Circling Back to RHD-LocalLaunch

The image “” cannot be displayed, because it contains errors.Donna Bogatin posts about Google VP of sales Sheryl Sandberg’s comments to investors in New York on the local opportunity and Google’s interest in it. Putting aside the numbers cited by Sandberg (50% of small businesses don’t even have a website, etc, etc), it’s an indication of Google’s ongoing focus on the local market and the fact that it will continue to develop products and opportunities for small businesses.

That of course begs the immediate and familiar question about how effective you can be locally (with SMEs) without a sales channel. Many in the YP industry believe the channel is everything and that self provisioning (e.g., AdWords, Yahoo! Search Marketing, MSN adCenter) will never attract real numbers of local advertisers. I don’t entirely agree.

I’m going to go out on a limb here, but my view is that in five or so years we’ll see 10% of small business online advertisers doing some form of self provisioning. The traditional channel is a critical asset today, and perhaps in the medium term, but over time it becomes less critical, especially as the products become simpler to adopt and use and a new generation of business owners comes online. But this gets into a long discussion of particulars that are complex. (I’ll “go there” another time.)

Enter the yellow pages sales force and search marketing. This is where I circle back to yesterday’s announcement that RH Donnelley (RHD) acquired LocalLaunch. This “simplified search engine marketing” model (or some version of it), which I first wrote about at The Kelsey Group in October, 2004, is the way that SMEs will gain a marketing presence on the Internet in the near term and maybe for the long-term foreseeable future.

RHD, preceded by SuperPages and YellowBook, has done a smart thing in bringing this sophisticated marketing capability in house. It would have been extremely difficult for RHD to develop a comparable technology platform and competency on its own.

This extended marketing capability – driving off-directory leads to local businesses – is going to be a required core competency of directory publishers and newspapers (soon). Traditional local media controlled their respective markets by owning the entire value chain: sales, content creation and distribution. At the risk of repeating myself, that “monopoly” is done online. But many newspapers, for example, haven’t awakened fully to the implications of that.

RHD’s online properties can only generate so much traffic and thus only so much revenue on their own today. As a crude proposition, more traffic equals more revenue. The major engines and portals have massive scale and so are making money hand over fist on advertising, on a per-unit basis – at least in the search context – that costs much less in real dollar terms than traditional media. In the CPM world things are a bit different, but scale/traffic still matter hugely.

Like all IYPs, RHD will seek to build out its destination properties to be competitive with Google, Yahoo! and so on, while using LocalLaunch to sell into Google and Yahoo! distribution and extend the YP value proposition for the local advertiser. This is the exact same model that the newspapers are in the process of considering or testing: destination + third party distribution.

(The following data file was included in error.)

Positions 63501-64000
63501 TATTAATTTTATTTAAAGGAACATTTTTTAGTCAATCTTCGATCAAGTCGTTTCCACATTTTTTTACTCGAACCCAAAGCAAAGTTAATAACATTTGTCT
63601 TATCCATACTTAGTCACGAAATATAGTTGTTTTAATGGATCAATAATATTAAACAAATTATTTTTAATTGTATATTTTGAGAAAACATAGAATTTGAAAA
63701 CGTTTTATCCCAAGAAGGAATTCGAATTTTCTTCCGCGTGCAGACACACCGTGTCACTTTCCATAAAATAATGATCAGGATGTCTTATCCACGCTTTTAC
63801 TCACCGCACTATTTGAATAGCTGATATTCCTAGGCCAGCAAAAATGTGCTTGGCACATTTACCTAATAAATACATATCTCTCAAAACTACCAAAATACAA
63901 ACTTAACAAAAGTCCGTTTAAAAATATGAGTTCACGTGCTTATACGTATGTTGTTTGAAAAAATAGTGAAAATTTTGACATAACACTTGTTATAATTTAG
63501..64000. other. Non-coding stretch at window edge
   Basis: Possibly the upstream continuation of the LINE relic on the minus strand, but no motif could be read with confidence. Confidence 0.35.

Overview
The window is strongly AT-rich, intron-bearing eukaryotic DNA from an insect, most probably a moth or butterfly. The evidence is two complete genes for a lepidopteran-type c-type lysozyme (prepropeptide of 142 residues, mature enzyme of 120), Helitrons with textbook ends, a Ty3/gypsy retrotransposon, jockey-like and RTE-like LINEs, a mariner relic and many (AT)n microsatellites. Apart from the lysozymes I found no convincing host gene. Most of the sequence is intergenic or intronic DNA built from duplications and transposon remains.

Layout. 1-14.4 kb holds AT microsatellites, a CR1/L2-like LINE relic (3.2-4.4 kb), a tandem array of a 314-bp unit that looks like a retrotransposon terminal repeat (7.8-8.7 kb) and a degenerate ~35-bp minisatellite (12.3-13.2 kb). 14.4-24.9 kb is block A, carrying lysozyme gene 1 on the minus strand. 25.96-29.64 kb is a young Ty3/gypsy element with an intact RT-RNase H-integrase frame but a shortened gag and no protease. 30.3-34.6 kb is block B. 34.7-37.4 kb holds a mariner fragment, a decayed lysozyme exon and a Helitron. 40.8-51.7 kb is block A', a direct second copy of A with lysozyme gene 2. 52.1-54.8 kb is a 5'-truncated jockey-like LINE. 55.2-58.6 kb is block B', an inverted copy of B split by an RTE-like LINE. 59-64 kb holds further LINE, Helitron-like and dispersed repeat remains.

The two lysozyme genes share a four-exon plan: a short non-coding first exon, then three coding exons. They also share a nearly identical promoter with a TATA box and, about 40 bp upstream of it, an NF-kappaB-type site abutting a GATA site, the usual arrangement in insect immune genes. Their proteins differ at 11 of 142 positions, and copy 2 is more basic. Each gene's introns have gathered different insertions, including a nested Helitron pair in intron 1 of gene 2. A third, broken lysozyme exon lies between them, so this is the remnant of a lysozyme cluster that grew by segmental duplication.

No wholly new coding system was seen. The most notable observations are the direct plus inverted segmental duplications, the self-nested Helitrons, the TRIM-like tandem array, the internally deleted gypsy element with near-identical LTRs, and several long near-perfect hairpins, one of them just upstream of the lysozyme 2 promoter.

LocalLaunch is one of the top firms in this “local SEM” segment. Justin Sanger and Co. really seem to know how to cost-effectively aggregate traffic (SEM, SEO, Calls) and so RHD is very smart to pick them up. Everyone keeps asking me how much the deal was worth – I don’t know. I could guess a range but it would be “seat of the pants” speculation.

More interesting but little explored in all the immediate coverage is how LocalLaunch’s technology platform also potentially openc the door to many other intriguing possibilities for RHD. Since LocalLaunch can drive traffic effectively (and now more cost-effectively for RHD) the YP publisher can consider building a range of non-YP sites (e.g., verticals) that may be sold at a premium to local and even national advertisers. There are a range of interesting pathways the company could go down. Thus I think the strategic implications of this for RHD are larger than most industry observers and the media realize.

As I said yesterday, AT&T remains now the only major YP publisher that doesn’t literally “own” this SEO/SEM capability. It has been working with Marchex to drive traffic and leads but buying Marchex (even though that would bring a range of additional assets) seems unlikely. The latter’s market cap is $600 million. There are other firms out there that offer the capacity to drive traffic (SEM or SEM+SEO) that would cost less for AT&T to acquire.

Other independent firms are:

LocalLaunch will continue to operate as a separate entity from the perspective of the marketplace and hopes to compete for other YP and non-YP business going forward. To that end, I know they have some news coming up.

As newspapers move into this “local SEM” world too the battle for small business ad dollars online becomes more intense and more interesting. That doesn’t even start to get into what Google and Yahoo! and MSN may be up to.

But, as I said in my “windows” update post, SMEs no longer have to be convinced of the importance of being online or the need to market themselves to Internet users. The “why” is done; the only question now for them is “how.”

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